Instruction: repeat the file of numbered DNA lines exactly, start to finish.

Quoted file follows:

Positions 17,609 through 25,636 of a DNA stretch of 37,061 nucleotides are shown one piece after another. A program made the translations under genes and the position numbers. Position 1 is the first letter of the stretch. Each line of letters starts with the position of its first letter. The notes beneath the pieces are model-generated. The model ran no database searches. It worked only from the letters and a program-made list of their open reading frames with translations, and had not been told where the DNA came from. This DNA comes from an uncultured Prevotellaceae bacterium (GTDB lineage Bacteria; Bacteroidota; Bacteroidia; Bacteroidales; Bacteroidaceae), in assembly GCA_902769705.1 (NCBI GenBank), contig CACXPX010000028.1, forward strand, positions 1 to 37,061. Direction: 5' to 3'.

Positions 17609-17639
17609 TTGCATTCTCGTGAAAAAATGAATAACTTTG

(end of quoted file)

Positions 17,609 through 25,636 of a DNA stretch of 37,061 nucleotides are shown one piece after another. A program made the translations under genes and the position numbers. Position 1 is the first letter of the stretch. Each line of letters starts with the position of its first letter. The notes beneath the pieces are model-generated. The model ran no database searches. It worked only from the letters and a program-made list of their open reading frames with translations, and had not been told where the DNA came from. This DNA comes from an uncultured Prevotellaceae bacterium (GTDB lineage Bacteria; Bacteroidota; Bacteroidia; Bacteroidales; Bacteroidaceae), in assembly GCA_902769705.1 (NCBI GenBank), contig CACXPX010000028.1, forward strand, positions 1 to 37,061. Direction: 5' to 3'.

Positions 17609-17639
17609 TTGCATTCTCGTGAAAAAATGAATAACTTTG